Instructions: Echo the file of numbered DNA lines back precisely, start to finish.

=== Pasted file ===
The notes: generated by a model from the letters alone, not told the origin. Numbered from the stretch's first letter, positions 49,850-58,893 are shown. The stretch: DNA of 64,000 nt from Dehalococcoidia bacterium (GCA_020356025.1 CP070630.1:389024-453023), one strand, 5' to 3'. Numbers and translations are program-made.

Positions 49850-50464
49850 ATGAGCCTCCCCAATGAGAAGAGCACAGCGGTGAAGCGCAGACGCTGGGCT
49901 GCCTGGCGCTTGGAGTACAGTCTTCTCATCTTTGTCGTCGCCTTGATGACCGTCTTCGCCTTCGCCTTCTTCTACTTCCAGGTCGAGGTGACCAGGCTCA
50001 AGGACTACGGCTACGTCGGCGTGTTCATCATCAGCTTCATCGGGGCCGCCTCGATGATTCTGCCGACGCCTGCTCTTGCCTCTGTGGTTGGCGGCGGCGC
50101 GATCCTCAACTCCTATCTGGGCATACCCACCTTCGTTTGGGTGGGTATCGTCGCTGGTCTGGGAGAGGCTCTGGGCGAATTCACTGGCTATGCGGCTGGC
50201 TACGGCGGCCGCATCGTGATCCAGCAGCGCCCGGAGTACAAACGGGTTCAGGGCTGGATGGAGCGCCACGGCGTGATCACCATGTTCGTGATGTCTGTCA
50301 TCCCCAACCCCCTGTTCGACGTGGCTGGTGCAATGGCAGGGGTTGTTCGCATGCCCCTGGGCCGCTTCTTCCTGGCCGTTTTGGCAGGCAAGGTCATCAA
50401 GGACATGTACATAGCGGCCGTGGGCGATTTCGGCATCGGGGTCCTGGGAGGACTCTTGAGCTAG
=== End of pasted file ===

The notes: generated by a model from the letters alone, not told the origin. Numbered from the stretch's first letter, positions 49,850-58,893 are shown. The stretch: DNA of 64,000 nt from Dehalococcoidia bacterium (GCA_020356025.1 CP070630.1:389024-453023), one strand, 5' to 3'. Numbers and translations are program-made.

Positions 49850-50464
49850 ATGAGCCTCCCCAATGAGAAGAGCACAGCGGTGAAGCGCAGACGCTGGGCT
49901 GCCTGGCGCTTGGAGTACAGTCTTCTCATCTTTGTCGTCGCCTTGATGACCGTCTTCGCCTTCGCCTTCTTCTACTTCCAGGTCGAGGTGACCAGGCTCA
50001 AGGACTACGGCTACGTCGGCGTGTTCATCATCAGCTTCATCGGGGCCGCCTCGATGATTCTGCCGACGCCTGCTCTTGCCTCTGTGGTTGGCGGCGGCGC
50101 GATCCTCAACTCCTATCTGGGCATACCCACCTTCGTTTGGGTGGGTATCGTCGCTGGTCTGGGAGAGGCTCTGGGCGAATTCACTGGCTATGCGGCTGGC
50201 TACGGCGGCCGCATCGTGATCCAGCAGCGCCCGGAGTACAAACGGGTTCAGGGCTGGATGGAGCGCCACGGCGTGATCACCATGTTCGTGATGTCTGTCA
50301 TCCCCAACCCCCTGTTCGACGTGGCTGGTGCAATGGCAGGGGTTGTTCGCATGCCCCTGGGCCGCTTCTTCCTGGCCGTTTTGGCAGGCAAGGTCATCAA
50401 GGACATGTACATAGCGGCCGTGGGCGATTTCGGCATCGGGGTCCTGGGAGGACTCTTGAGCTAG